Paphos

 

 

Aphrodite's realm.

 

The antiquity Paphos wa the centre of the cult of Aphrodite. Swim in the sea by the rocks known as Petra tou Romiou where the goddess was believed to have risen from the waves, make a pilgrimage to her sanctuary at Kouklia, or visit the grotto near Polis where she was supposed to have bathed.

 

Paphos, with its pleasant harbor and medieval fort, combines a cosmopolitan holiday resort, spectacular countryside and historical sites. It was the capital of Cyprus for 600 years in ancient times and its archaeological legacy is such that UNESCO put the whole town on its World Cultural Heritage List.

 

The intricate floor mosaics in villas dating back to the Roman period depicting scenes from Greek mythology are considered among the finest in the Eastern Mediterranean. Equally impressive are the underground Tombs of the Kings carved out of solid rock and decorated with Doric pillars. The museum at Maa- Paleokastro near Coral Bay has an interesting collection of artefacts from the period of Mycenean Greek colonization of Cyprus.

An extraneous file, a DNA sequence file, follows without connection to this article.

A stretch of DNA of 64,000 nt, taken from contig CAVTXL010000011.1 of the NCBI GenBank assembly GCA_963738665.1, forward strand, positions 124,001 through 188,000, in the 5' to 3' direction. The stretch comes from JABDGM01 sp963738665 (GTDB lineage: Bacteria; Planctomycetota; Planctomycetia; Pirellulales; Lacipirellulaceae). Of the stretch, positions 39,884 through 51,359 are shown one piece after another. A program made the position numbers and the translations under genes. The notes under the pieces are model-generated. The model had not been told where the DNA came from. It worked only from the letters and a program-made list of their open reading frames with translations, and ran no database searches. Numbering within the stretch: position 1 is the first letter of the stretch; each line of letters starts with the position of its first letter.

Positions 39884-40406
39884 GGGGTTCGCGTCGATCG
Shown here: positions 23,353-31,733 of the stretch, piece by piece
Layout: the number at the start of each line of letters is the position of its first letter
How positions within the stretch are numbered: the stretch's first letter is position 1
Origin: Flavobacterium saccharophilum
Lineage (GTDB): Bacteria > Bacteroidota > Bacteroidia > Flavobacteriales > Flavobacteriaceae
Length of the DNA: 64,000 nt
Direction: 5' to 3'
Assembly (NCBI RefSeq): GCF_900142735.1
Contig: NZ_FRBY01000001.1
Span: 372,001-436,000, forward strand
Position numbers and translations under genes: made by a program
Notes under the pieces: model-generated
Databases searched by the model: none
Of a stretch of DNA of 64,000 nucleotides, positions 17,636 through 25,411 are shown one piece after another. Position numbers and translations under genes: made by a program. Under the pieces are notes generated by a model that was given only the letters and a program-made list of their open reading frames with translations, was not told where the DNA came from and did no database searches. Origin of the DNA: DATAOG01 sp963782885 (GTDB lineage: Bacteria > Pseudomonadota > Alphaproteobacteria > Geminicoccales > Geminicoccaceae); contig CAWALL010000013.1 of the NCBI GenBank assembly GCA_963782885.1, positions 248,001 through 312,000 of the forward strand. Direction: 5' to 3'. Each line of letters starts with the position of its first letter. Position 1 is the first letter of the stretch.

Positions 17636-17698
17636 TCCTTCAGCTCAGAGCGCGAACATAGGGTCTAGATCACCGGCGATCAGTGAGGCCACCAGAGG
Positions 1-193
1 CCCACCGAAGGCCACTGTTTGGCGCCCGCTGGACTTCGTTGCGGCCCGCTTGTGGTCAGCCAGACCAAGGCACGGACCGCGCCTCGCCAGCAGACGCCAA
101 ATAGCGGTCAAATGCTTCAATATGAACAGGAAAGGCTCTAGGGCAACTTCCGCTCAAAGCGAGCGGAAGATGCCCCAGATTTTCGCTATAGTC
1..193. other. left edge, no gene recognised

Byzantine treasures abound, such as remarkable five- domed church of Agia Paraskevi in Geroskipou, or the ruins of two early Christian basilicas at Agios Georgios in Pegeia.

 

The monastery of Agios Neofytos has wonderfully colourful frescoes painted on the walls in a cave that hermit carved out of the mountain. Chrysorrogiatissa monastery is worth visiting for its fine icons and a taste of the locally produced vintage wine from its own winery.

 

 

If peace and quiet in harmony with nature are what you are after, head for the Polis area. The Akamas peninsula is an area of natural wilderness with dramatic coastlines and sandy coves. Here you can explore the various picturesque villages, walk alone one of the many scenic nature trails or take a boat trip along the dramatic coastline that all form part of Aphrodite’s playground.